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An excerpt from www.HouseOfNames.com archives copyright 2000 - 2016


The history of the ancestors of the Dixom family begins among the Pictish clans ancient Scotland. The name Dixom comes from son of Dick which is a derivative of the personal name Richard.

Dixom Early Origins



The surname Dixom was first found in Kirkcudbrightshire (Gaelic: Siorrachd Chille Chuithbheirt), part of the present day Council Area of Dumfries and Galloway, former county in Southwestern Scotland, where they held a family seat from early times. They were descended from the ancient Pictish Clan Keith, and the first Dickson was son of Richard Keith, son of the great Marischal of Scotland, who died in 1249, and Margaret daughter of the third Lord Douglas. Hence the Clan has always claimed to be followers of the Douglas Clan.

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Dixom Spelling Variations


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Dixom Spelling Variations



Prior to the invention of the printing press in the last hundred years, documents were basically unique. Names were written according to sound, and often appeared differently each time they were recorded. Spelling variations of the name Dixom include Dixon, Dickson, Dixoun, Dikson, Dyxson, Dyckson, Dicksoun, Dicson and many more.

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Dixom Early History


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Dixom Early History



This web page shows only a small excerpt of our Dixom research. Another 441 words (32 lines of text) covering the years 1307, 1471, 1479, 1702, 1695, 1583, 1663, 1630, 1666, 1797 and are included under the topic Early Dixom History in all our PDF Extended History products and printed products wherever possible.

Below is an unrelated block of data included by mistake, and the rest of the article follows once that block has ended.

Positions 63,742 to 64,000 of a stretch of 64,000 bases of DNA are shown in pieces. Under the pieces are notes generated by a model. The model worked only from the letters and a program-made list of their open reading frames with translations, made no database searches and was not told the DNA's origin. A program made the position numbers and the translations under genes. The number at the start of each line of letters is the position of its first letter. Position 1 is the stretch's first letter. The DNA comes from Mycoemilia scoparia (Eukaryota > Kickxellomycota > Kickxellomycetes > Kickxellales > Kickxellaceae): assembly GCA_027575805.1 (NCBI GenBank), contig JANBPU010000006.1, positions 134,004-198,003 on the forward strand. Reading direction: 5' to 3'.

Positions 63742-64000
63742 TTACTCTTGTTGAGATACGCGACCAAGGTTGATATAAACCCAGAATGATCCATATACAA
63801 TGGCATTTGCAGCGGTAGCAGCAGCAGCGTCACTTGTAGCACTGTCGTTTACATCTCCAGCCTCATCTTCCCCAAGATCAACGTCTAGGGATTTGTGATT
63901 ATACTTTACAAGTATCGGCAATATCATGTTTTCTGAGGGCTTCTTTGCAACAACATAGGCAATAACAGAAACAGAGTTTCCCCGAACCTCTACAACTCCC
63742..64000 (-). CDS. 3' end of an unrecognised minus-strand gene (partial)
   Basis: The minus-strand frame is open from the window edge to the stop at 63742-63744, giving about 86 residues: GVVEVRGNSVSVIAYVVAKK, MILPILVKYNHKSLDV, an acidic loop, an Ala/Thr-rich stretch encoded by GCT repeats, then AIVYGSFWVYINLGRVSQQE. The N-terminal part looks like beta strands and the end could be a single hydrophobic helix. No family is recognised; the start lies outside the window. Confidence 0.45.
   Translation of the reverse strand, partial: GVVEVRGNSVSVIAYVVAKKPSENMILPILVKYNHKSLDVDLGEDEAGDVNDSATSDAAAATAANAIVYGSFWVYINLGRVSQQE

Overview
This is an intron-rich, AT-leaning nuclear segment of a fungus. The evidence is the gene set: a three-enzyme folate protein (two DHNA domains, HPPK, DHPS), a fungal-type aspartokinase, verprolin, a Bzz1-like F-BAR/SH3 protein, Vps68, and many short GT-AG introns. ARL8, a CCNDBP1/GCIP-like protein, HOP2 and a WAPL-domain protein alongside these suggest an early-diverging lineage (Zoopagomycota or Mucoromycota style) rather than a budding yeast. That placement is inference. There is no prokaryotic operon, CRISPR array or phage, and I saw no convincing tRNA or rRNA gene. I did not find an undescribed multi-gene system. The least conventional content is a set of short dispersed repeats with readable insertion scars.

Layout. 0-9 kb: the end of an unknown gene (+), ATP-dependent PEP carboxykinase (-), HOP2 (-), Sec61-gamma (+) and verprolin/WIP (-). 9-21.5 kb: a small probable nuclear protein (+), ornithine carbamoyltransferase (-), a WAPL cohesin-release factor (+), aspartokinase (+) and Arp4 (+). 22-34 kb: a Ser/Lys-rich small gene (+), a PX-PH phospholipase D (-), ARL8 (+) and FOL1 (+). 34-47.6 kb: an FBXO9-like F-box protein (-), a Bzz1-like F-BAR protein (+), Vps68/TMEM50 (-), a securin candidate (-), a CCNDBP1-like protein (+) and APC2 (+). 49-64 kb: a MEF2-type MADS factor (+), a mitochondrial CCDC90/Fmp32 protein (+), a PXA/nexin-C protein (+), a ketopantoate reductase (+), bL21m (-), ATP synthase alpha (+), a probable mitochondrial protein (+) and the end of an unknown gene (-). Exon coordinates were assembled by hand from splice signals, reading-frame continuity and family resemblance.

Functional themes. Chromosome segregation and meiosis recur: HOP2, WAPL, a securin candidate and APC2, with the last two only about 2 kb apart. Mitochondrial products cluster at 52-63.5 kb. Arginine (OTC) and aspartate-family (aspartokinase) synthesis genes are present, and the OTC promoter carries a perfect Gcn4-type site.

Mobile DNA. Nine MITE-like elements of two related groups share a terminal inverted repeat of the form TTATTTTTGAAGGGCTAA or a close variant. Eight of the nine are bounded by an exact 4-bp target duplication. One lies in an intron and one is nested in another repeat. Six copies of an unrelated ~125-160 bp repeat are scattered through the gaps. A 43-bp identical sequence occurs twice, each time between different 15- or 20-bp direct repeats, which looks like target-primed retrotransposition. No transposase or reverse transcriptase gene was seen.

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Dixom Early Notables (pre 1700)


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Dixom Early Notables (pre 1700)



More information is included under the topic Early Dixom Notables in all our PDF Extended History products and printed products wherever possible.

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Dixom In Ireland


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Dixom In Ireland



Some of the Dixom family moved to Ireland, but this topic is not covered in this excerpt. Another 189 words (14 lines of text) about their life in Ireland is included in all our PDF Extended History products and printed products wherever possible.

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The Great Migration


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The Great Migration



The freedom of the North American colonies was enticing, and many Scots left to make the great crossing. It was a long and hard journey, but its reward was a place where there was more land than people and tolerance was far easier to come by. Many of these people came together to fight for a new nation in the American War of Independence, while others remained loyal to the old order as United Empire Loyalists. The ancestors of Scots in North America have recovered much of this heritage in the 20th century through Clan societies and other such organizations. A search of immigration and passenger lists revealed many important and early immigrants to North America bearing the name of Dixom: Joan Dickson who settled in Pennsylvania in 1682; Stephen Dickson settled in Virginia in 1619; one year before the "Mayflower"; William Dickson settled in Maryland in 1719.